tv CBS Evening News CBS August 9, 2015 6:00pm-6:30pm EDT
so the week before the open, we happened to stop a few days in ireland and met a lot of great folks. they said, shane lowry is going to win. they were so proud of this kid's -- the way he handles himself. his golf game. nick: he's got a great reputation in europe of his these golden hands. he showed it today. the up and down at 17 was really special. that was sheer nerve. it was fantastic. jim: they talk so much about his great hands through the areas. who else would that have applied to, great players like sevee. nick: and olazabal had a great
pair of hands. the players bottoming out with a driver. they believe if they get a lie, shot. jim: and david, shane has a brother who's still at university but won a big one. shane arrived and found his does inl -- brother had won the mull engarr cup. there's another lowry on the way. here's rose now for his par. all those great courses over there in ireland. you played some. 2340eu7 i love it. i love -- nick: i love playing over there. played the first time at royal port rush. jim: rowl county down. nick: i started my career at posht manor.
those are the days -- i've still got that photograph in 1979 when we first met. 19 years old at -- those are great times in the european tour days. jim: so rose with a final hole bogey and furyk, 72 as the -- is the score today for justin plus two. furyk needs this to join him in third position. and matching 72, it is. open yourself. nick: yeah. i -- i think i'd took me about 13 years before i won. then i won three in a row, so that was obviously a special place for me as well. jim: shane lowry can now count his 550 furm points here.
-- fedexcup points here. he is the champion and he is a new fresh talent in golf. another 20-something who can really play. won't forget some of the shots he struck today. under pressure. he had the one through the trees at the 72nd, but then on top of it, he knocked it in. to finish in style. partner. nick: it will be great. jim: it will be wufrl. shane lowry is heading there, foorks as a newly minted champion at the world golf championships. good night, everybody, from akron, ohio.
>> glor: tonight donald trump says he has nothing to apologize for. trump defends his post debate comments telling cbs news he would be quote phenomenal for the women if elected president. a man in the country illegally is charged with rape and deadly assault of a 64-year-old woman in california. new video of the moments just before an unarmed black teenager was shot dead in texas. and the sudden passing of a football and broadcasting legend. frack gifford gone at 84. captioning sponsored by cbs this is the "cbs evening news." >> glor: hi, everyone, i'm jeff glor, donald trump says he doesn't demean women, he will defend them. the man leading republican polls spent another day leading all political headlines. we start with julianna goldman in washington, d.c.,. >> i will be phenomenal to the women. i want to help women. >> making the rounds on most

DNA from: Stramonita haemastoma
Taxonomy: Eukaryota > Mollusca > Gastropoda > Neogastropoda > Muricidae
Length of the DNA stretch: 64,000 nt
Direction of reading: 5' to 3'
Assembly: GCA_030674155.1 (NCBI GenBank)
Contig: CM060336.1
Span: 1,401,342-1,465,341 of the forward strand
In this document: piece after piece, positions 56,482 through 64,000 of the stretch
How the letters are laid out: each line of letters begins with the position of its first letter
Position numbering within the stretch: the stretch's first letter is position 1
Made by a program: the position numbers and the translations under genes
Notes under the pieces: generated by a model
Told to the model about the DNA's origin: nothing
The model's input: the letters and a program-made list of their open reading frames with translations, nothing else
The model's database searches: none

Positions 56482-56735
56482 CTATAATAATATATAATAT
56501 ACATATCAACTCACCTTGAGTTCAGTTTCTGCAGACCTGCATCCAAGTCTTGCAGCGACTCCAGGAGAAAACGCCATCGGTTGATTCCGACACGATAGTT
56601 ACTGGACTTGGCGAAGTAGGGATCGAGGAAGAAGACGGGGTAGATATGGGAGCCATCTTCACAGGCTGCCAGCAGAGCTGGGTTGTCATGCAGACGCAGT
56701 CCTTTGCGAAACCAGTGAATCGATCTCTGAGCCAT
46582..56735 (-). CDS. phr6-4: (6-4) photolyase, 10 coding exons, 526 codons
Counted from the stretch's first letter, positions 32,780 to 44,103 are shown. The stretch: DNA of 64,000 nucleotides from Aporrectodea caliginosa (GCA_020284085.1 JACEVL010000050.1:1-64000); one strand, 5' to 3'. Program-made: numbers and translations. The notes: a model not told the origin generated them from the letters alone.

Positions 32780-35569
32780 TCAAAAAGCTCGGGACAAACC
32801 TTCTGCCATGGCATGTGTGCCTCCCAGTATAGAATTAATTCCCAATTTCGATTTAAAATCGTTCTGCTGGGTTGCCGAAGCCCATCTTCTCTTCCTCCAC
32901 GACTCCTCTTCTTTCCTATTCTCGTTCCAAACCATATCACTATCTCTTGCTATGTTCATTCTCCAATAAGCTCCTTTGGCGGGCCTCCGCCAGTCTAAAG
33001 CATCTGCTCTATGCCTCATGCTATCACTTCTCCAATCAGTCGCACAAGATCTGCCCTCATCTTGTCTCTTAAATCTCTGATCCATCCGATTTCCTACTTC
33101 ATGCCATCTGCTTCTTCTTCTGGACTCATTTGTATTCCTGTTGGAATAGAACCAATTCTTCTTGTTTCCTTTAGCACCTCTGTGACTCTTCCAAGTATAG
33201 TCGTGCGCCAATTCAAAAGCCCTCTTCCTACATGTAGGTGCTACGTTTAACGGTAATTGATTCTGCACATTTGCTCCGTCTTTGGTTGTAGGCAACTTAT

of the sunday shows done all trump was defiant and dismissed the firestorm surrounding his rhetoric toward women. >> i just wanted to get on with the rest of the sentence. blood was pouring, i was going to say nose or ears. >> i apologize when i'm wrong but i haven't been wrong. i have thousands of women working for me now, they are doing phenomenally well. >> the one network where he didn't appear, fox news am but debate moderator megyn kelly did responds to the flurry. >> he felt attacked. he wasn't attacked. its with a fair question. >> reporter: even though the fallout has cost trump his top political advisor and at least one appearance before conservative activist, the republican front-runner aes rivals have been struggling to respond without alienating voters. >> no, i just don't want to be negative. >> some seem to be wary of conducting the hornet's nest. >> i've made a decision here with donald trump. if i comment on everything he says, i mean whi whole it. role. for president. it's the voters' role to determine without they
connect to. >> reporter: others are addressing trump head on knowing the insults that a wade-- await. >> the kind of rhetoric we've her of late from mr. trump just is not appropriate in a presidential election. >> i'm to the going to be quiet. i'm going to call out mr. trump or anybody else. >> they were completely inappropriate and offensive comments, period. >> 24 million people was not there to watch carly fiorina or jeb bush or lindsay graham. perry of texas started attacking me quite viciously and went down in the polls. >> done will trump attacked carlee fiorina again today saying he gets a headache listening to her and she has zero chance of womening. some republican campaigns say they are especially us from trarted because it doesn't matter if he is winning or losing he is still dominating the discussion am. >> thank you very much. police in santa maria california say a man in the country il legally is now charged along with another suspect in the rape and